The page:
It’s quite a dilemma. Last year Bower was charged with possession of about 200 cannabis plants destined for his lab. He was sentenced to 12 months’ imprisonment. He spent six weeks inside before his sentence was overturned on appeal, and replaced with a 12-month good-behaviour bond. For a while, he had enough tincture stockpiled that he didn’t need to cultivate any more of his illegal source material, but eventually his supplies ran out and a little over a week before the expiry of his parole a police helicopter spotted his crops. He was arrested with 76 plants and charged with cultivation. At the Port Macquarie court this week, Bower was granted a three-month adjournment. He plans to use the time to rally supporters and health experts to argue his actions are for the greater good.
A bigger problem is the breach of his good-behaviour bond, which will see him front the district court on a separate date. “I’m pleading guilty. I don’t have a choice,” he says. “I can’t go back on it now and deny the things I’m doing, so I’ll take the blame. It could be 12 months, two years, whatever.”
Which means, potentially, no more tincture. Bower has had to turn away hundreds of people who have approached him for help, and has restricted supply to the patients he deems most in need. And at the top of his list are sufferers of epilepsy, mostly young, including 50 or so cases of Dravet syndrome.
For the O’Connells, Tara’s improvement has been miraculous. Indeed, those in her church consider it a miracle of God.
“It’s not like we have our little girl back,” says Cheri. “It’s honestly like we’re meeting her for the first time.”
Their community has been largely behind the family’s decision, flooding the local radio switchboard with calls of support after an appearance. “People can’t believe the difference in her. She’s running, she’s talking, you can take her to a restaurant or the pool without worrying about losing her. Even people who didn’t know us personally, but had seen her around, can see the difference and come up and pass on their support.”
As a visible beneficiary of medical cannabis, Cheri, who has never smoked pot, has found herself an unlikely advocate for amendments to cannabis law in Australia. When Tony Bower was jailed for cultivation, she wrote a series of letters to politicians across Australia, agitating for his case to be reconsidered. She signed off with this plea: “Please do not allow my child or others like her to die, simply because our laws here have not caught up with the rest of the world. I cannot sit idly by and watch my child die when her death is so easily preventable.”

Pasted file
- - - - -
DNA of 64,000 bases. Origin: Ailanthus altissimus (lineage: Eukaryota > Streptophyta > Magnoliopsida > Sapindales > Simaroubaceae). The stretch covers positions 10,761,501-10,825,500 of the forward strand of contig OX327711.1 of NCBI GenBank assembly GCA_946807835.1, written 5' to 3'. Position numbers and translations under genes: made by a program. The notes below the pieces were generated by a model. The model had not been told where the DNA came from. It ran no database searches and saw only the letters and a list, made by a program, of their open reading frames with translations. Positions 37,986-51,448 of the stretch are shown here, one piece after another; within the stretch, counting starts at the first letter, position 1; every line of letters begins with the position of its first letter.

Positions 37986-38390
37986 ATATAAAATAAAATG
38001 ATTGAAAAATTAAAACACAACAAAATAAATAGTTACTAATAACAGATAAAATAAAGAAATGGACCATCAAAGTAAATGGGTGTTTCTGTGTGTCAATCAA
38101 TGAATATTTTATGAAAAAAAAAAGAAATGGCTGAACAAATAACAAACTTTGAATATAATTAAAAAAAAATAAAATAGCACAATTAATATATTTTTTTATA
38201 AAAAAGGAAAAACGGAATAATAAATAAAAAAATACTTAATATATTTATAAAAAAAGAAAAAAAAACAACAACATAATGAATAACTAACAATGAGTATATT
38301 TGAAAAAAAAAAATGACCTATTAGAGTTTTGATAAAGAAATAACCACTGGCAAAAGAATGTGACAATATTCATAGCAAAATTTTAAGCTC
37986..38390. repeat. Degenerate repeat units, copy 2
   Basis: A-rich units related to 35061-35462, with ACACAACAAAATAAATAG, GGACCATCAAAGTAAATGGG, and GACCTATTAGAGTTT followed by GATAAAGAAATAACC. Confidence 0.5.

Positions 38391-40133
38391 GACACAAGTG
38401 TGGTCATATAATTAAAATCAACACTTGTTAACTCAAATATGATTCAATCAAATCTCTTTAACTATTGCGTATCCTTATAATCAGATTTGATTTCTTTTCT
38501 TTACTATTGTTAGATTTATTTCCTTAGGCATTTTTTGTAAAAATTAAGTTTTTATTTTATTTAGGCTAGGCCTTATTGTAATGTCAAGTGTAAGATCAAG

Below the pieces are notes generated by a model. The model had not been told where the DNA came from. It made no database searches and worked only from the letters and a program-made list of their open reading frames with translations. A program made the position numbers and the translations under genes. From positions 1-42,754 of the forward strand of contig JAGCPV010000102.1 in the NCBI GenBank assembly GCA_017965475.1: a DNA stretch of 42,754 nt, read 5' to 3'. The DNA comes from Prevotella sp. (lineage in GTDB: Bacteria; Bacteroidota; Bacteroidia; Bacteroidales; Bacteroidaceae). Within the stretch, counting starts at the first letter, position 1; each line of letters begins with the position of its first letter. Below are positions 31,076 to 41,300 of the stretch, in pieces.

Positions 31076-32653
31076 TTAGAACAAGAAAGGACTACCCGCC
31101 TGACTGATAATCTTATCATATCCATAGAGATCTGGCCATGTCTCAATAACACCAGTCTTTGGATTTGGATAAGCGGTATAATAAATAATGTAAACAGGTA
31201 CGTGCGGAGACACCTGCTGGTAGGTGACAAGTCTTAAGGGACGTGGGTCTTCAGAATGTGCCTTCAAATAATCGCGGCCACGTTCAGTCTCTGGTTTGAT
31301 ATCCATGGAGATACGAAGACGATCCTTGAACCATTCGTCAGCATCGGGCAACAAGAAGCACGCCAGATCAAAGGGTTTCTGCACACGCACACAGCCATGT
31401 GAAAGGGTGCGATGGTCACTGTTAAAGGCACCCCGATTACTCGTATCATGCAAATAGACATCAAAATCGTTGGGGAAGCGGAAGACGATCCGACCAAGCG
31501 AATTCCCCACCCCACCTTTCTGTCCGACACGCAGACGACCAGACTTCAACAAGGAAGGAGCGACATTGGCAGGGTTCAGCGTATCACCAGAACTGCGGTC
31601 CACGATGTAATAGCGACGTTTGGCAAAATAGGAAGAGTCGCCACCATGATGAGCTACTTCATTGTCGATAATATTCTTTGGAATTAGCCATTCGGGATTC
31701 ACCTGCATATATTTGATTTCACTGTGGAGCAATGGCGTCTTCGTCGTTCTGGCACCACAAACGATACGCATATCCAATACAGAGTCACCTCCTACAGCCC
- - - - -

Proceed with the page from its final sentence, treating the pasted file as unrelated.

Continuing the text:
The response from politicians was uniform: sympathetic, but politely reaffirming that growing cannabis for any reason is illegal. Cheri was particularly disappointed by a letter from the Victorian premier’s office, which cautioned that cannabis causes mental illness and warned her off it. Tanya Plibersek, then federal minister for health, responded to a letter from the local member for Bendigo sent on the O’Connells’ behalf with: “I remain very concerned that Ms O’Connell may not be being supported by the best advice regarding treatment options available for her daughter ... there may be benefit in appraising Ms O’Connell of the Victorian government’s hospital and community palliative care services, which support patients with life-threatening conditions and their families.”
Cheri was dismayed that the health minister suggested her daughter would be better off in palliative care than in her own home, receiving treatment that seems to work. “You write to politicians who ignore your evidence and just tell you it’s illegal and to look into other options, which we already know don’t work.” It’s been intensely frustrating for the O’Connells and their supporters, as they’ve seen firsthand that cannabis contains greater medicinal potential than is generally recognised. She doesn’t understand how governments can’t demarcate between the criminal and medicinal applications of cannabis.